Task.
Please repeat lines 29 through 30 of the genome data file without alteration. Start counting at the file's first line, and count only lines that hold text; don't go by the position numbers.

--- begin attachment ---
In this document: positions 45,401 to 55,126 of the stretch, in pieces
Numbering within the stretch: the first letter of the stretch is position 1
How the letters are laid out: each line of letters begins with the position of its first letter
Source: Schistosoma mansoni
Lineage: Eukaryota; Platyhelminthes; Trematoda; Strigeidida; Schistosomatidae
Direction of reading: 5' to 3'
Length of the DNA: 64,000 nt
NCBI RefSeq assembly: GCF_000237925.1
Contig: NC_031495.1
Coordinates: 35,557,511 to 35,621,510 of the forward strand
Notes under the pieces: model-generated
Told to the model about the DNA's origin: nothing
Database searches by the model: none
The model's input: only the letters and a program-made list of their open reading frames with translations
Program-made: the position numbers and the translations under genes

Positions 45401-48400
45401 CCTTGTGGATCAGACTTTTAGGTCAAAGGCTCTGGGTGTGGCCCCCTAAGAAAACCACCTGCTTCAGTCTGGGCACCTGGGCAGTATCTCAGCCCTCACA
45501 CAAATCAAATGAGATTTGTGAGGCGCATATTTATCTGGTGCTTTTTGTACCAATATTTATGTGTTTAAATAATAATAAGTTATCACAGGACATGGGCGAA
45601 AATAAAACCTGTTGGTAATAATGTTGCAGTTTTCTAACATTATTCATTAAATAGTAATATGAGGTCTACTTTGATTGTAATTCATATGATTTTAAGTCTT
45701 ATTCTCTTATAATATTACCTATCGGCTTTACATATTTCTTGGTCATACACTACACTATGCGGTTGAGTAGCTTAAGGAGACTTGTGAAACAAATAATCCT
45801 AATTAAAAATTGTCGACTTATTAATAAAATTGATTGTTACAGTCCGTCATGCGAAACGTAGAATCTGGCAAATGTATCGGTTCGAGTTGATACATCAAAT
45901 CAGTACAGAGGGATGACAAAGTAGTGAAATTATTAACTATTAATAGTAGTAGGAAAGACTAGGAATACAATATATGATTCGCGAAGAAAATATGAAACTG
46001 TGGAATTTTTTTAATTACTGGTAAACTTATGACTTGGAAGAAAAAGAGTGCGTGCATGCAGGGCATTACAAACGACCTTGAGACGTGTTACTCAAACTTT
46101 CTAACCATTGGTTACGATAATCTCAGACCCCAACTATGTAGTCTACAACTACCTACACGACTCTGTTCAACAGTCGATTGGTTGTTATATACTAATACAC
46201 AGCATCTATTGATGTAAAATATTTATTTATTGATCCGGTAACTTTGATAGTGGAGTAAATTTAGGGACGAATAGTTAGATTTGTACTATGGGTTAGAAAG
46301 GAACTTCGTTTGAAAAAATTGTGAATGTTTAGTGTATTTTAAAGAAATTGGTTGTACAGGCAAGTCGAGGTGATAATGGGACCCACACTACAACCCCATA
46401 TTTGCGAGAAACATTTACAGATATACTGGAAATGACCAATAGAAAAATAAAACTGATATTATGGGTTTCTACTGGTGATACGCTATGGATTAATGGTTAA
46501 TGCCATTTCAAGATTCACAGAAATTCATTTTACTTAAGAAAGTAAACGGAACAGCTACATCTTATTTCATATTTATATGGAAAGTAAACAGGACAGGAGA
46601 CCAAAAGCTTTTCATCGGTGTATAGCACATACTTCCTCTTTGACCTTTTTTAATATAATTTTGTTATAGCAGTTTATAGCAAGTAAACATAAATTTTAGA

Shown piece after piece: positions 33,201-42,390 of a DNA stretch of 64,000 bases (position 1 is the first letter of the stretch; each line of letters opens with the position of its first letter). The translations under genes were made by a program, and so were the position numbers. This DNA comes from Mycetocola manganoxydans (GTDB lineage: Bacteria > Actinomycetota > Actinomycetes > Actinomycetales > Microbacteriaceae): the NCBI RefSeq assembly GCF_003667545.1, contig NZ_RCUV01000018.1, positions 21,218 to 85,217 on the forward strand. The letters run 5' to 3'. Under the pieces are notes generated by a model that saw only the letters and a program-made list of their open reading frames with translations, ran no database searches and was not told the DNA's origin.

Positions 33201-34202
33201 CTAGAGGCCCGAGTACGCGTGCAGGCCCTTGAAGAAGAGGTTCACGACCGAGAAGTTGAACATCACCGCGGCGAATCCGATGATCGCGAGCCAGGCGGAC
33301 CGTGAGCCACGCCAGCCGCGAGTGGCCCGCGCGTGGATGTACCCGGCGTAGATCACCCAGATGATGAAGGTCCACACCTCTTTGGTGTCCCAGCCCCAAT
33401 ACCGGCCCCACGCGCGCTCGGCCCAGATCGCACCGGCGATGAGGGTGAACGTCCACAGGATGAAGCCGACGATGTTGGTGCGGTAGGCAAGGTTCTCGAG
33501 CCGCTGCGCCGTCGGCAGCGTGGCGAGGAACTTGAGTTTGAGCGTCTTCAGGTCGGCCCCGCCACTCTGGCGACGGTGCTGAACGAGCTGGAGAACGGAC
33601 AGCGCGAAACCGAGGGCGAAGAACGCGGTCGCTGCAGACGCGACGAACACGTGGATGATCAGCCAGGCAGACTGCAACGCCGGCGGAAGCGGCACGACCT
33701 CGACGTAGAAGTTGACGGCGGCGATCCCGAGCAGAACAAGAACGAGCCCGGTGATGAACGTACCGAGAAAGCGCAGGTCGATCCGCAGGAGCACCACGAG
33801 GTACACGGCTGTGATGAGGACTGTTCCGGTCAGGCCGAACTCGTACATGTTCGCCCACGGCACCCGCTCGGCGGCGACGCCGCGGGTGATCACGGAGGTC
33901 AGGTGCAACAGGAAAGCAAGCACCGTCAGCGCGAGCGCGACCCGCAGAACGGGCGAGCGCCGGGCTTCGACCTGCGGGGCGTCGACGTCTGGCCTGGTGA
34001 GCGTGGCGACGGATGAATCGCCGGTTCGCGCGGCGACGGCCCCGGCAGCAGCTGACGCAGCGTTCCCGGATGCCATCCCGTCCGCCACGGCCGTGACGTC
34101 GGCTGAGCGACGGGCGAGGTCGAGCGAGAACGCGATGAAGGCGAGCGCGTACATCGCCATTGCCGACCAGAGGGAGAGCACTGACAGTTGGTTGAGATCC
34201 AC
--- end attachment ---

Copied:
46601 CCAAAAGCTTTTCATCGGTGTATAGCACATACTTCCTCTTTGACCTTTTTTAATATAATTTTGTTATAGCAGTTTATAGCAAGTAAACATAAATTTTAGA

Shown piece after piece: positions 33,201-42,390 of a DNA stretch of 64,000 bases (position 1 is the first letter of the stretch; each line of letters opens with the position of its first letter). The translations under genes were made by a program, and so were the position numbers. This DNA comes from Mycetocola manganoxydans (GTDB lineage: Bacteria > Actinomycetota > Actinomycetes > Actinomycetales > Microbacteriaceae): the NCBI RefSeq assembly GCF_003667545.1, contig NZ_RCUV01000018.1, positions 21,218 to 85,217 on the forward strand. The letters run 5' to 3'. Under the pieces are notes generated by a model that saw only the letters and a program-made list of their open reading frames with translations, ran no database searches and was not told the DNA's origin.